Stephan James on ‘crazy year’ as both ‘If Beale Street Could Talk’ and ‘Homecoming’ earn Golden Globes nominations

Stephan James can’t believe that he is part of the casts of two Golden Globe nominees: the film drama “If Beale Street Could Talk” and the TV thriller “Homecoming.” He reaped a nomination as Best TV Drama Actor for his role in the latter as a soldier adjusting to civilian life with the help of a therapist played by Oscar winner Julia Roberts.

“Surreal” is the word James uses to describe going to the Globes with not one but two teams of nominated artists. “I did the projects back to back and they really couldn’t be any more different. I looked at ‘Beale Street’ even before I was cast and I knew it was going to be special, just the idea of Barry Jenkins and James Baldwin. That, to me, meant that I knew we were going to be in for a ride. And then with ‘Homecoming,’ I don’t remember the last time I had that much fun working on anything. It was something new and exciting and fresh every day so I was really grateful for both of them.

In “Beale Street,” Jenkins’ follow-up to his Oscar-winning “Moonlight,” James plays the idealistic Fonny who is imprisoned after being falsely accused of a crime in 1970’s New York City. Kiki Layne is Tish, Fonny’s pregnant girlfriend who fights to free him from prison, while three-time Emmy winner Regina King plays Tish’s mother Sharon, who is just as determined to prove Fonny’s innocence.

James credits Jenkins for his performance. “He’s a very patient director. Sometimes, as an actor, you get caught up in beats. When we’re performing a scene we think ‘emotionally I need to carry these feelings’ and with Barry, he allows you to forget about that stuff and be present and be in real time and forget what you practised and rehearsed. This is what it is now: you’re in front of Kiki Layne, I’m leaving the camera on you guys, I’m not cutting for five whole minutes, and this is how you’re going to do this, so I think if anything, he just taught me a different level of patience that I haven’t been used to.”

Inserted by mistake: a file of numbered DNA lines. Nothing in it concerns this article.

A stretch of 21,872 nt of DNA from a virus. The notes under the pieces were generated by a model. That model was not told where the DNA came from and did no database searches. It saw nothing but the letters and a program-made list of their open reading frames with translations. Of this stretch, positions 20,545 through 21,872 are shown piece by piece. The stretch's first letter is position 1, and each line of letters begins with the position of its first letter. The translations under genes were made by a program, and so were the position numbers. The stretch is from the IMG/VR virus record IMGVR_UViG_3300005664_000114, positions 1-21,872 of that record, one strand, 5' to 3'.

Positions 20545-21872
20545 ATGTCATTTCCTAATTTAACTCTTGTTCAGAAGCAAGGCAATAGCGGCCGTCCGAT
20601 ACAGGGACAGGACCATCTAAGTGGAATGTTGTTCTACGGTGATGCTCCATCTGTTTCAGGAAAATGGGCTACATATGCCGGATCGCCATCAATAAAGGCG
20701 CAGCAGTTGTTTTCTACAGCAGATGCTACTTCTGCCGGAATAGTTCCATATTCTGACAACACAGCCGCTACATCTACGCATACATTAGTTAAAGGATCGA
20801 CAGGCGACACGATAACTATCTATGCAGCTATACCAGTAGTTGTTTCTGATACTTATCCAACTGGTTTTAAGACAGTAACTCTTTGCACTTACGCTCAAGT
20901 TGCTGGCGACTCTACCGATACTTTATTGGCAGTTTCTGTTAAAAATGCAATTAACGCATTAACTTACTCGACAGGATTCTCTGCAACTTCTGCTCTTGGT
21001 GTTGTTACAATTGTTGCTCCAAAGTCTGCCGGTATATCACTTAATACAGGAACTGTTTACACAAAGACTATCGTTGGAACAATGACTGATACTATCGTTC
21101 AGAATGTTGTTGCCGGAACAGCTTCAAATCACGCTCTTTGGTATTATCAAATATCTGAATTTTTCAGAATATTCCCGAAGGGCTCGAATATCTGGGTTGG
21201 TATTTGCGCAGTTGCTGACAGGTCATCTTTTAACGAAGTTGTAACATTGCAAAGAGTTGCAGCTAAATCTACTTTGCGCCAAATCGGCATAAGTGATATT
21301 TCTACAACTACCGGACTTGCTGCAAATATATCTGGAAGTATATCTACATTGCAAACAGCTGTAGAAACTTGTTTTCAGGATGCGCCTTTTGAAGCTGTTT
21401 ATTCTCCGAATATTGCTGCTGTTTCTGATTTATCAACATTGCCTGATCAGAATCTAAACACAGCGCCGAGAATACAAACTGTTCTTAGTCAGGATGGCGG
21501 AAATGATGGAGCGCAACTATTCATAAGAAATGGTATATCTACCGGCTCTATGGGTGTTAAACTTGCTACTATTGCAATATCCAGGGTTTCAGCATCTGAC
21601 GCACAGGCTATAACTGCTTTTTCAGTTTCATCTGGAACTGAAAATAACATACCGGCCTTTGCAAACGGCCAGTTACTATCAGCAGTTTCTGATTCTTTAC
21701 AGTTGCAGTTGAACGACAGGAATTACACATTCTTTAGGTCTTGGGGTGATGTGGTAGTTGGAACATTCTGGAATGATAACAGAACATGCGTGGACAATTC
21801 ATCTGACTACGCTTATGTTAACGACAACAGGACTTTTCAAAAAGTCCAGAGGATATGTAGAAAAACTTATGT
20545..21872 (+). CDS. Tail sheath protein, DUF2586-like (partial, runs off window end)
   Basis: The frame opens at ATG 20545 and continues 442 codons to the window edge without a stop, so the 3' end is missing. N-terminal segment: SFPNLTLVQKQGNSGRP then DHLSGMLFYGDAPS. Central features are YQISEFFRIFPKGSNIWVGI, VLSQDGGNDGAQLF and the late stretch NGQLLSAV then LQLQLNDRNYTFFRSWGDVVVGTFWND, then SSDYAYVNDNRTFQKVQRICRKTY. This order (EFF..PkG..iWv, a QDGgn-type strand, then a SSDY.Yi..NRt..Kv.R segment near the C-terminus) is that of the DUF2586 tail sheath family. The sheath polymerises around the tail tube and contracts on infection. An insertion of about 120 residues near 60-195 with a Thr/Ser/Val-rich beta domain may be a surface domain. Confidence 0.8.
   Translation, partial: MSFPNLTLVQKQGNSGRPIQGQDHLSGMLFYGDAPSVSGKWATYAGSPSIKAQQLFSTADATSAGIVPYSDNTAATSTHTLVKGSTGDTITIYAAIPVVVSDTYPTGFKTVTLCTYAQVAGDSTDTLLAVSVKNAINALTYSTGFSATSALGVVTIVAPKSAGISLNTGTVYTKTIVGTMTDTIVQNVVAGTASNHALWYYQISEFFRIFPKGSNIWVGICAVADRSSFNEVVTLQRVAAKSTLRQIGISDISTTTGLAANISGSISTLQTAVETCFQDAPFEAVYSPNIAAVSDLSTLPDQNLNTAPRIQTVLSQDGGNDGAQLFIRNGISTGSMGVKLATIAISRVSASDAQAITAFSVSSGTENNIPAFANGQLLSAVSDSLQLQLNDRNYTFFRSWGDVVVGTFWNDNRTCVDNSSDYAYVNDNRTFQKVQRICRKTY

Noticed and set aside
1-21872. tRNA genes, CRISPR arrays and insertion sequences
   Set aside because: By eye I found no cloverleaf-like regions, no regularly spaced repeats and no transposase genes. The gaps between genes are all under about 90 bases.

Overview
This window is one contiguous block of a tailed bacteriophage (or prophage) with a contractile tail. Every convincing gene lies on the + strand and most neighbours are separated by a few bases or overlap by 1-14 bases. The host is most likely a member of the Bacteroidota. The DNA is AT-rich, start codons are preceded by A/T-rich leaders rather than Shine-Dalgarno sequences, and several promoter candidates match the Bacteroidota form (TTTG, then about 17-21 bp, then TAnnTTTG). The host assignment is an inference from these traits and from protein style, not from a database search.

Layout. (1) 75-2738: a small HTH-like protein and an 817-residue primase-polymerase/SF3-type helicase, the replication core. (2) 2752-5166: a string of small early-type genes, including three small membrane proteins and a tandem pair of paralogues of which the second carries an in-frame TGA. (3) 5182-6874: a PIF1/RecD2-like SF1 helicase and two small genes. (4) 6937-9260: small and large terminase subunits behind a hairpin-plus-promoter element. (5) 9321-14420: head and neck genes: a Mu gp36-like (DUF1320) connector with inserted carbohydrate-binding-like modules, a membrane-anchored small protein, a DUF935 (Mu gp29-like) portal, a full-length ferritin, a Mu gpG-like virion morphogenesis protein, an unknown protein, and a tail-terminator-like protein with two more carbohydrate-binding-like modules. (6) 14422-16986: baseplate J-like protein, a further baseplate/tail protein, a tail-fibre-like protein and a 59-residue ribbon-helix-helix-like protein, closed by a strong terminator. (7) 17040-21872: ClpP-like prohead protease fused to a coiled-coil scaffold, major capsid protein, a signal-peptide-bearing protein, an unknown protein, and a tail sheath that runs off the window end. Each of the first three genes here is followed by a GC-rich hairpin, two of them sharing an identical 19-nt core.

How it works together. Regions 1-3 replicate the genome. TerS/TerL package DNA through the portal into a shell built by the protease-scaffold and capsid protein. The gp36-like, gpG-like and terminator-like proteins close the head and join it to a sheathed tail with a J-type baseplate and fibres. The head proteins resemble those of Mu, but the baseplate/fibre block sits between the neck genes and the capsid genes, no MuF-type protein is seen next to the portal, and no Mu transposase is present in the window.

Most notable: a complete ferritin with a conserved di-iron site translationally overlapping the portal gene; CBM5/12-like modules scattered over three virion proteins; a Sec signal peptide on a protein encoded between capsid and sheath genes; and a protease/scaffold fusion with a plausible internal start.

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James compares his approach to that of Ava Duvernay with whom he worked on “Selma,” in which he portrayed civil rights leader John Lewis“They are similar in the way that they are both true auteurs. They have their stamp on every aspect of their film. They both are able to create a familial environment on the set, between hair and makeup people, the wardrobe people, the set-dec people, the cast. That’s a special quality for a filmmaker to have.”

However, he continues, “they are very, very different. Ava loves rehearsals, Barry doesn’t do any rehearsals. So, really different but both very poignant and very purposeful with everything that they do. Everything has a reason, even when their characters aren’t necessarily speaking, they are always emitting some sort of emotion that is telling you something. Even if there is no dialogue involved. Two very different filmmakers but special in their own way.”

James says working with Duvernay and Jenkins so early on in his career has been inspirational. “I would love to move into directing and producing. To be able to pick up gems from them and sit behind the monitor sometimes and see what they are thinking has been something that I’ve been profoundly grateful for and it’s something I totally plan to use to my advantage one day.”

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